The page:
Intimate Partner Violence and the Rural–Urban–Suburban Divide Myth or Reality? A Critical Review of the Literature


The author of this article presents a review of the published empirical and theoretical literature to date on similarities and differences in intimate partner violence (IPV) in rural locales compared to urban and suburban locales. A review of 63 studies indicates that (1) the rates of IPV are generally similar across rural, urban, and suburban locales, although some groups of rural women (e.g., multiracial and separated/divorced) may be at increased risk for IPV compared to similar groups of urban women, and rates of intimate partner homicide may be higher in rural locales than urban and suburban locales; (2) IPV perpetrator and victim characteristics in rural locales are generally similar to IPV perpetrator and victim characteristics in other locales with the exception of some demographic characteristics that can generally be accounted for by broader rural–urban–suburban demographic differences; (3) IPV perpetrators in rural locales, compared with perpetrators in urban locales, may perpetrate more chronic and severe IPV, which could be due to the higher rates of substance abuse and unemployment documented among rural perpetrators; (4) IPV victims in rural locales may have worse psychosocial and physical health outcomes due to the lack of availability, accessibility, and quality of IPV services; and (5) attitudes about IPV vary to some extent across locales, with individuals in rural locales generally supporting less governmental involvement in IPV issues than in urban locales. Limitations of the literature are reviewed and suggestions for research are provided as well as implications for practice and policy efforts, which primarily center on improving availability, accessibility, and quality of IPV services in rural locales.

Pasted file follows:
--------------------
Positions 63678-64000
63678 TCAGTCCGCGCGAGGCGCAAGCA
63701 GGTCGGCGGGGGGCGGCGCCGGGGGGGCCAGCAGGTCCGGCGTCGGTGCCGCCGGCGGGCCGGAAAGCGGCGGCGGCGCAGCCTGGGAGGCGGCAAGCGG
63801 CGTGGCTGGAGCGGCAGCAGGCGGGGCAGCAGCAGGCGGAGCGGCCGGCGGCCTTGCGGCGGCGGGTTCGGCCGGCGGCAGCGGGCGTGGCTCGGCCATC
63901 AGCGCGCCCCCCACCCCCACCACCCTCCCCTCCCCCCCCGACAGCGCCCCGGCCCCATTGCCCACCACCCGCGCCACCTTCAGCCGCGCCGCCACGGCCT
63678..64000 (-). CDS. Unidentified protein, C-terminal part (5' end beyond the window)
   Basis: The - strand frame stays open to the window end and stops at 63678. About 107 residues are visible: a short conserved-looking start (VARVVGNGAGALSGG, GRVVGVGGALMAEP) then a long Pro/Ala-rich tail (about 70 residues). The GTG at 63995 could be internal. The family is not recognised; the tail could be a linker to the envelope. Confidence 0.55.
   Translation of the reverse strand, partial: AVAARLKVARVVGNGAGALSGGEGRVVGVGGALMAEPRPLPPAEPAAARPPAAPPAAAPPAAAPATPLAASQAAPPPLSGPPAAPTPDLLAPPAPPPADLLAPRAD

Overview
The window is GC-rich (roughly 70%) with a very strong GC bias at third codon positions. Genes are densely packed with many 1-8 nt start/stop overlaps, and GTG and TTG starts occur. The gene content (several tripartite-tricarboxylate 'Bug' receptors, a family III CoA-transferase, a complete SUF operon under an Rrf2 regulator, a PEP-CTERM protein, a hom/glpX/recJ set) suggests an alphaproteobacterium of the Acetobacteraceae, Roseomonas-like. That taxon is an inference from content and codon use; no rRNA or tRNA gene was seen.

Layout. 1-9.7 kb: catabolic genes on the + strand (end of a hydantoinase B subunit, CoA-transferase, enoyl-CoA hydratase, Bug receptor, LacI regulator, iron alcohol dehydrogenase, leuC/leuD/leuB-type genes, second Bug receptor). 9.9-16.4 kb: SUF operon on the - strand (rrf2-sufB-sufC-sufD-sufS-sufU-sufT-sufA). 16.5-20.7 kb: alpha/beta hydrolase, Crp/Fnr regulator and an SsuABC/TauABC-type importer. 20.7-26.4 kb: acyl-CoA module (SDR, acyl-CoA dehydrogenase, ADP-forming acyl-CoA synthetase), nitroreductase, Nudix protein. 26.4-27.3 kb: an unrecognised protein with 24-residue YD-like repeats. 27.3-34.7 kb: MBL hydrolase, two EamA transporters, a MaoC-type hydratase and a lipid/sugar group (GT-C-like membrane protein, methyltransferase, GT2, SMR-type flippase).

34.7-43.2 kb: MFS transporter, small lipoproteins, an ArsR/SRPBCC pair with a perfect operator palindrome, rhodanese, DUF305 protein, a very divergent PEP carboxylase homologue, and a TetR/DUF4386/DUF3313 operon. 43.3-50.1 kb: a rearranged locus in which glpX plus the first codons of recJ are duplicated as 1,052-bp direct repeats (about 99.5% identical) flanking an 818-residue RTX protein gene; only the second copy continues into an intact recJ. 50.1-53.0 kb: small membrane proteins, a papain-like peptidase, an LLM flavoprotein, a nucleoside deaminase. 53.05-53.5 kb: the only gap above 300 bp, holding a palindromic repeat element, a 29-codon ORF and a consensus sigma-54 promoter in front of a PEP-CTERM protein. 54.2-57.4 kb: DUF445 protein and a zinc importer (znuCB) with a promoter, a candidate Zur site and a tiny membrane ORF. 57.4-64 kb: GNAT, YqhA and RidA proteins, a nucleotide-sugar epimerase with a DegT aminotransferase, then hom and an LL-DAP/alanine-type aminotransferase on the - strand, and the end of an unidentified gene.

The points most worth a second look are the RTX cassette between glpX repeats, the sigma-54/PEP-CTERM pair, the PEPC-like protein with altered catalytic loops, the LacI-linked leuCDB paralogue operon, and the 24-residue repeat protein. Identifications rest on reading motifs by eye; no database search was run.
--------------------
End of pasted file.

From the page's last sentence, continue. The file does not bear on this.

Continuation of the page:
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Trauma, Violence, and Abuse


Sage Publications

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